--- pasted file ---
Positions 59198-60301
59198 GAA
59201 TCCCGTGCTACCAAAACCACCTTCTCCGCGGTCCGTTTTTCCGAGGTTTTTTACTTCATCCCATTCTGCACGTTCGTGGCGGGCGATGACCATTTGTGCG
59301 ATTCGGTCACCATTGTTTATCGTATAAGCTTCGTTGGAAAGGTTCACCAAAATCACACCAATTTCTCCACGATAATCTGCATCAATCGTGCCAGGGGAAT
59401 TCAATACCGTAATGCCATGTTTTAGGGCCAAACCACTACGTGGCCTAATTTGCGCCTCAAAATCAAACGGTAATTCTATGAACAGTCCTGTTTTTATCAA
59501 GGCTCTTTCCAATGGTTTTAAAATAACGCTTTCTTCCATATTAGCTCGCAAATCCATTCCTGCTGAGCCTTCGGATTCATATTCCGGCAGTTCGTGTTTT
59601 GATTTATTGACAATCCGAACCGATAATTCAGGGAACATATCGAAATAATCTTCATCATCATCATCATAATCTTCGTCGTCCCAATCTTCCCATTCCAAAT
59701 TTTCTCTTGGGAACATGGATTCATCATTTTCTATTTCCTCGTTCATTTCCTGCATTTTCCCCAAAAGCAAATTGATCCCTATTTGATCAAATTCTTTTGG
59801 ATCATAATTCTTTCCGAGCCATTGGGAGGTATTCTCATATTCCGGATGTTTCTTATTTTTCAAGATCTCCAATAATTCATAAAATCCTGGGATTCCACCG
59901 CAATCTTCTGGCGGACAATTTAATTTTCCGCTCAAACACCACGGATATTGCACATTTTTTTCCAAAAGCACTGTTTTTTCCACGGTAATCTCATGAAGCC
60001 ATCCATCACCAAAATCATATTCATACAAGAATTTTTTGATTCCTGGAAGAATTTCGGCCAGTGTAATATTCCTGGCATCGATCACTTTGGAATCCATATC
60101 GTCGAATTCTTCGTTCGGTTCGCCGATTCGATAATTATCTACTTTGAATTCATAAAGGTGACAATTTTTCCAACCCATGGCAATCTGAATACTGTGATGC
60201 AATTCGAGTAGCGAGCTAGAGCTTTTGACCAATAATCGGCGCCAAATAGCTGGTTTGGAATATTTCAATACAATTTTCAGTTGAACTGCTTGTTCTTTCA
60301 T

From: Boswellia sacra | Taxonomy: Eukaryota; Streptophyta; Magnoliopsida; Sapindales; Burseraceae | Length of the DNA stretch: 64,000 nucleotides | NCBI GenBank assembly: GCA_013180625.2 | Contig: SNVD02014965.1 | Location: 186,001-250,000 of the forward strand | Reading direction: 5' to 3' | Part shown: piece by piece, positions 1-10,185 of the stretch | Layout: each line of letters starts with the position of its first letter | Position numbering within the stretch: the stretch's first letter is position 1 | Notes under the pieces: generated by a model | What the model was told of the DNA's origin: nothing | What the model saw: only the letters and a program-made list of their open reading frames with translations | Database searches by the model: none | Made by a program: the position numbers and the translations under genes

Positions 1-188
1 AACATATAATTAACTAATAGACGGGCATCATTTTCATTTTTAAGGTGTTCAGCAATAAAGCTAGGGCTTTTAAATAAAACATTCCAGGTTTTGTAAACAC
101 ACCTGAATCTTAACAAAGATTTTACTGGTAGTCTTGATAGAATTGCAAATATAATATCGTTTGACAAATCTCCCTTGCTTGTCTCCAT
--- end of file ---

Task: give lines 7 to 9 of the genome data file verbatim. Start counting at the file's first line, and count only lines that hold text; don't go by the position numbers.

59601 GATTTATTGACAATCCGAACCGATAATTCAGGGAACATATCGAAATAATCTTCATCATCATCATCATAATCTTCGTCGTCCCAATCTTCCCATTCCAAAT
59701 TTTCTCTTGGGAACATGGATTCATCATTTTCTATTTCCTCGTTCATTTCCTGCATTTTCCCCAAAAGCAAATTGATCCCTATTTGATCAAATTCTTTTGG
59801 ATCATAATTCTTTCCGAGCCATTGGGAGGTATTCTCATATTCCGGATGTTTCTTATTTTTCAAGATCTCCAATAATTCATAAAATCCTGGGATTCCACCG